BY HARUT SASSOUNIAN
In a recent column, I reported that Turkey’s Foreign Minister Ahmet Davutoglu had indicated an interest in meeting with “Diasporan leaders” to discuss Armenian demands emanating from the Genocide of 1915.
In response, I suggested that before Armenians consider meeting Davutoglu, he must prove his sincerity by making eight preliminary concessions, one of which is providing the Republic of Armenia special commercial access to the Turkish port of Trabzon.
Last week, the Turkish website Gunebakis and other media outlets reported the positive reaction of Muzaffer Ermish, General Manager of the Trabzon Port: “In a recent article, Harut Sassounian, editor-in-chief of the California Courier newspaper, pointed out that Turkish authorities were actively pursuing the start of a dialog with the Armenian Diaspora, and further contended that they were engaged in a series of meetings ahead of 2015, the 100th Anniversary of the Deportation. Sassounian, who advised the Diaspora not to make conflicting demands from Turkish authorities, listed the demands that a united Armenian delegation could make, including the demand that ‘Armenia be given special commercial access to the Port of Trabzon.’” Gunebakis confirmed that “Trabzon has given a green light to that request.”
However, the General Manager observed: “should the Turkish government provide us with the necessary permission, we are ready. Armenia can easily import and export through this location. The $7.5 billion trade volume of Armenia would be an amazing event for Trabzon.” The Gunebakis article, headlined “Armenia’s Eyes are on the Port of Trabzon,” indicated that most of Armenia’s imports and exports currently pass through the Georgian Port of Poti.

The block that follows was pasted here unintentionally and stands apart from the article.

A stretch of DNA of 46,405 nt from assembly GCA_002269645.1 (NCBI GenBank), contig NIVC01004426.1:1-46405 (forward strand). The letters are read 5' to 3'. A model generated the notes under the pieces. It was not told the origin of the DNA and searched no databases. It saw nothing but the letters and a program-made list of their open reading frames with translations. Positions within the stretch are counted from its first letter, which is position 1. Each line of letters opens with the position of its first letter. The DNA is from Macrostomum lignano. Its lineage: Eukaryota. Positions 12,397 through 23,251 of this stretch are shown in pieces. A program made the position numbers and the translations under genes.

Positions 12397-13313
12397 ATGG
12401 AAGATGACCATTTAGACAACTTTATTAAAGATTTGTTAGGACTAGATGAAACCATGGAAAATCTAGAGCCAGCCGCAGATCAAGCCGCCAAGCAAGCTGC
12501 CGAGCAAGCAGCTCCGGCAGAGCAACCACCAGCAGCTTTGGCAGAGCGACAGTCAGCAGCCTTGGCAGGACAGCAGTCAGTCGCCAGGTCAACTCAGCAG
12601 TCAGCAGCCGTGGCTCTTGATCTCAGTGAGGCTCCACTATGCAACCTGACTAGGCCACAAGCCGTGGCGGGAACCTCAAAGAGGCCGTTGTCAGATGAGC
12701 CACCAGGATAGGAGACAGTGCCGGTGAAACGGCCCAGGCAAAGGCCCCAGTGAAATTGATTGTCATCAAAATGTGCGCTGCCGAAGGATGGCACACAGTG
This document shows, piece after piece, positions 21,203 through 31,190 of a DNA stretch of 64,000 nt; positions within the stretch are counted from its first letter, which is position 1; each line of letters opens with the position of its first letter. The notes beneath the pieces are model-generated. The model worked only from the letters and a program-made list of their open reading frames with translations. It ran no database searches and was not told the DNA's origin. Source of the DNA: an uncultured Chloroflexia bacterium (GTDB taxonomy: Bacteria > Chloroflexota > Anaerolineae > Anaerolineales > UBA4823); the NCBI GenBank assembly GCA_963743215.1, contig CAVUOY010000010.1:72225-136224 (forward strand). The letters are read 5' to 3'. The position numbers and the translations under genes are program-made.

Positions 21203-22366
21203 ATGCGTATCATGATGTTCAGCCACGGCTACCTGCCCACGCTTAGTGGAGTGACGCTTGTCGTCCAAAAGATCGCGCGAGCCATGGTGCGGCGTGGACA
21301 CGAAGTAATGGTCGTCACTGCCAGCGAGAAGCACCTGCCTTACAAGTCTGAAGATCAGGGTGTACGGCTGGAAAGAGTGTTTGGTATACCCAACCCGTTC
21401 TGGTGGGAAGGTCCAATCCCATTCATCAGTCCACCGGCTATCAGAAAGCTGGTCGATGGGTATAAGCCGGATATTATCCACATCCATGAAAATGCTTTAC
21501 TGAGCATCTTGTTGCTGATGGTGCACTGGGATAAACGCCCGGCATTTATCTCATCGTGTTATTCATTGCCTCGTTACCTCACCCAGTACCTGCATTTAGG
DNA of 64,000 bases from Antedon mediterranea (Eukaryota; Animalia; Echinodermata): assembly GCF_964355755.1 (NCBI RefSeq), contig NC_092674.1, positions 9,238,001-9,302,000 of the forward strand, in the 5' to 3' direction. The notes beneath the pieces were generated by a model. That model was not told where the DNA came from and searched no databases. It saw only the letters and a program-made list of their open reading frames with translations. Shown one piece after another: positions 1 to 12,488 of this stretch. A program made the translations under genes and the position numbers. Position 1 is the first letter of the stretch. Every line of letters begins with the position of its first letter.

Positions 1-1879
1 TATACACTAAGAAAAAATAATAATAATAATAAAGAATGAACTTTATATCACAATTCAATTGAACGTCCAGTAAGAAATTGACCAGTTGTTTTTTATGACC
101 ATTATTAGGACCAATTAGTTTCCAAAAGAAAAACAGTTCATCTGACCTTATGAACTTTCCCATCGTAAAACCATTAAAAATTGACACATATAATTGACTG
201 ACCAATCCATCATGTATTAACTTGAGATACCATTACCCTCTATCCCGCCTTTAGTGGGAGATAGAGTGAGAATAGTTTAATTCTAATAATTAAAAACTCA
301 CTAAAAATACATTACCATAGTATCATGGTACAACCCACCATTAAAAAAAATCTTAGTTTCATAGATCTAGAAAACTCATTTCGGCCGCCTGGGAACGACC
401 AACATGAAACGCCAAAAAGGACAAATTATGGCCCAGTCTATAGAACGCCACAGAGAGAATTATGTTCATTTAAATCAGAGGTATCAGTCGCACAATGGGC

Port manager Ermish indicated the benefits of using Trabzon instead of Poti. He pointed out that the distance from Trabzon to Yerevan is 430 kilometers (270 miles). “While the Port of Poti provides the advantage of a railroad link, there is a significant delay in shipments. On the other hand, there is a convenient highway between Trabzon and Yerevan, which is available at all hours of the day. From the Port of Trabzon to Alican [Armenia’s Margara border crossing point] is 400 kilometers, and from there to Yerevan the distance is only 30 kilometers…. Any vehicle that departs from our location will be in Armenia within 6-7 hours, which is an unbelievable advantage for that country,” Ermish stated.
The General Manager stressed that “Trabzon’s Port capacity is capable of accommodating new projects,” and that “we have increased the capacity of the Port from 3.9 to 10 million tons. We are only utilizing 25% of the Port’s capacity. We are prepared for any commercial opportunity that might present itself regarding Armenia.”
One can draw several conclusions from Port Manager Ermish’s swift and positive reaction:
— This deal is in the mutual interest of both Armenia and Turkey. Trabzon would utilize its port capacity more fully, while Armenia would save on cargo handling fees, pay lower freight rates, and gain an alternate land access to the outside world.
— The General Manager would not have made a public announcement on the sensitive topic of cooperation with Armenia, unless he had advance clearance from Ankara. It is possible that the Turkish government is using Ermish’s positive statements as a trial balloon to gauge the degree of support or opposition to such a move. While there has been no negative reaction from anti-Armenian nationalist circles in Turkey and Azerbaijan, Armenian merchants have welcomed the Turkish gesture.
— Since the Trabzon Port’s Manager has announced that Armenian cargo can directly cross the currently closed Armenian-Turkish border rather than being rerouted through Georgia, even a limited opening of the border for cargo shipments would eliminate the need for the highly controversial Armenian-Turkish Protocols, once and for all.
Finally, a truly sincere gesture of reconciliation by Turkey would be acknowledging that Trabzon was a major center of extermination during the Armenian Genocide. A monument should be erected in Trabzon Port in memory of thousands of Armenian women and children who were placed in boats and cruelly dumped to drown in the Black Sea.
It should be clear that neither giving Armenia special access to the Trabzon Port nor the erection of a monument could be considered restitution for the Genocide. These are simply steps Turkish officials must take to prove their good faith before Armenians can sit with them at the negotiating table.